When I look at this picture now, thirty some years after it was taken, I can see the children's personalities popping out at me. Like Willy, the oldest, who is on the left side holding Melissa, the baby. He is happy to be in charge of something. He was always the one who was breaking ground for everyone else, always wanted to have just a little more of anything than the other kids. I'm sure that it was just for reassurance that he hadn't been knocked off his firstborn throne no matter how many kids came along.
There are some benefits to being the oldest, you know, and he was determined to make the most of them. He was always the one who would come quietly on the side, turning on the charming smile, and then while I was still smiling back at him, would ask if I had any treats or money he could have. Nothing made him happier than that. But of course, he couldn't keep it a secret for long. He would have to let one of the kids know what he got, and before long, someone else would come find me, wanting the same thing he had gotten. Kids are so funny.
And then, there is Robert, the next oldest, who was the happiest little guy I
When he was young, he was content to play second fiddle to Willy's position in first chair, but as he got older, he learned that he could get quite a reaction out of Willy if he teased him in just the right way, and armed with that knowledge, the sibling war began. The first inkling I would have that trouble was brewing was when I'd hear two sets of footsteps thundering down the hallway into the living room as Robert, giggling like crazy, tried to outrun Willy after he had pushed him just that little bit too far. And then Willy would wreak his revenge with a well-placed punch, and when I scolded him for hitting, he would get so mad because Robert didn't get in trouble, too.
Diane, the next one to the right in the picture, was the first girl, and she acted just as much like a firstborn as Willy did. It was no wonder that they butted heads constantly. Even at two-and-a-half, she always tried to do things the right way, and I think it was important to her to have things work the way they should. Her earnest efforts to manage everything perfectly tugged at my heartstrings. Diane loved to know how things should be, what the rules were, and what people were supposed to be doing because then she could tell the other kids what they were supposed to be doing, and she'd tell me when they did something they weren't supposed to be doing. She didn't like surprises; she like to know exactly what to expect and when to expect it. In this picture, you can see some of the seriousness in her eyes, even though a half smile is quirking up one side of her mouth.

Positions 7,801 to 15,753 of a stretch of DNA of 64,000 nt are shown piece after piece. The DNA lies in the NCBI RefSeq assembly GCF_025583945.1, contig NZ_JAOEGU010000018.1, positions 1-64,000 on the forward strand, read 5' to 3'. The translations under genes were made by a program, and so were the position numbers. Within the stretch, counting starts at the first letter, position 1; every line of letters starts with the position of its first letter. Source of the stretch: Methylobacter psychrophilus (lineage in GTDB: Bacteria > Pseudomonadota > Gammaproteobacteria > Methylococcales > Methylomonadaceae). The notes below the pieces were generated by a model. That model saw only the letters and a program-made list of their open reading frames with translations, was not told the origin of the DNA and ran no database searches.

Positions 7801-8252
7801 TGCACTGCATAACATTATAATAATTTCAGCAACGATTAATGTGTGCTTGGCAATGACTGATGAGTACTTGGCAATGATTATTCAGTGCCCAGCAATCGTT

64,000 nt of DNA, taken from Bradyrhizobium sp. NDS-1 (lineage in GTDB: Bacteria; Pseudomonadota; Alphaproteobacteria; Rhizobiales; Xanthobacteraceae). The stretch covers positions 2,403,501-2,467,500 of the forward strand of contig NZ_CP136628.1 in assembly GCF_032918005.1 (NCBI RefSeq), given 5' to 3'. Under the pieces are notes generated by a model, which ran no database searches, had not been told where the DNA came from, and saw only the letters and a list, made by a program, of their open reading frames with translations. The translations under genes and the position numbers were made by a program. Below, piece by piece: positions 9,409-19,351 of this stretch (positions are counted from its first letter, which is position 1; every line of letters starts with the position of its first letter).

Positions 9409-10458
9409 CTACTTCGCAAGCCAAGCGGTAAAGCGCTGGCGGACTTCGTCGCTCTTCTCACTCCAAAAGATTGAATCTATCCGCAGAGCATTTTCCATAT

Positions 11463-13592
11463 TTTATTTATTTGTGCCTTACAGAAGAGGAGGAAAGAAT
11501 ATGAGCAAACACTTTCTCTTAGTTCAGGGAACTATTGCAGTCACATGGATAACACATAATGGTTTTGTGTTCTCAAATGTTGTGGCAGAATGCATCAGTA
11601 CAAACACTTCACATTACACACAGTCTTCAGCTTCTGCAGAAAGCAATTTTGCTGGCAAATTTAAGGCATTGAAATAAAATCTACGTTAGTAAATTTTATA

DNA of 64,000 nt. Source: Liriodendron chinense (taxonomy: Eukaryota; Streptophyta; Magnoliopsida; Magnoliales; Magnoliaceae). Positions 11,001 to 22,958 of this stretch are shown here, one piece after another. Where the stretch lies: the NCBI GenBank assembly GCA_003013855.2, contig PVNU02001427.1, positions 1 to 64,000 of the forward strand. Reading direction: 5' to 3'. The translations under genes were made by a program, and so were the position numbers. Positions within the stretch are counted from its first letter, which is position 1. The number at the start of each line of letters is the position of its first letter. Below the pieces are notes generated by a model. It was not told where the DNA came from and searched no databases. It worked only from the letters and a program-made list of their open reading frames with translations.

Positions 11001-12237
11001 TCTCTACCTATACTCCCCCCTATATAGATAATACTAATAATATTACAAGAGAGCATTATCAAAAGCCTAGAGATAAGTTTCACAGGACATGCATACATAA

Melissa was only about six months old here, but she was another happy-go-lucky one. The only time she cried was when she was hungry or tired. Her hair had a mind of its own, growing every which way it could, even straight up, flopping over when it got too long. The little grin you see here reflected her sunny personality already at this age. The novelty of having a baby sister hadn't worn off yet, but as they got older, there was some rivalry going on, more so on Diane's part, I think, as she tried to cope with not being the youngest and the center of attention anymore.
Melissa was more even tempered than Diane was, and the age difference made it more apparent. Diane was going through what is fondly called "The Terrible Twos," but Melissa was still in the stage where she didn't get into much. She couldn't. She wasn't even crawling at that age. And she was usually happy just finding a toy on the floor she could play with. Her smile matches the smiles of the other kids, and it reminds me of the innocence of childhood and the simplicity of daily life with children. There are no world records that can measure this kind of success; you can see their happiness on their faces.
But even more than the children and the fortunate serendipity of catching them all with a smile on their faces, the rest of the picture tells the rest of the story. Our couch reflected the wear and tear that four busy babies had inflicted on it. We bought that couch after Robert was born, and already, it had started to fray. The welted edge coming loose from the cushion next to Diane tells about the constant push and pull on the couch cushions that was a daily occurrence in our house. The cushions came off the couch to make a fort, and then got laid down to soften the floor when the kids did somersaults across the living room. One of the kids would lay on the base of the couch bed, and the other kids piled the cushions and then themselves on top of the unlucky one who had laid down there.
The reflection of the flash on the window reveals the many fingerprints from the children from when they stood on the couch, poking at the window in an effort to point out something outside, or sometimes, just to bang on the window and hear the noise as the two windows clanked together. I can't count the number of times I noticed the windows were like that. Sometimes I scurried off to find a cloth to clean them with, but probably more often, I sighed, thought about washing them, and then decided that whatever I was doing at the time was more important. When the kids were little, the work was never all the way done, and the house never stayed clean for long.
Sunday, October 27, 2013
thoughts from daisy at 10:45 PM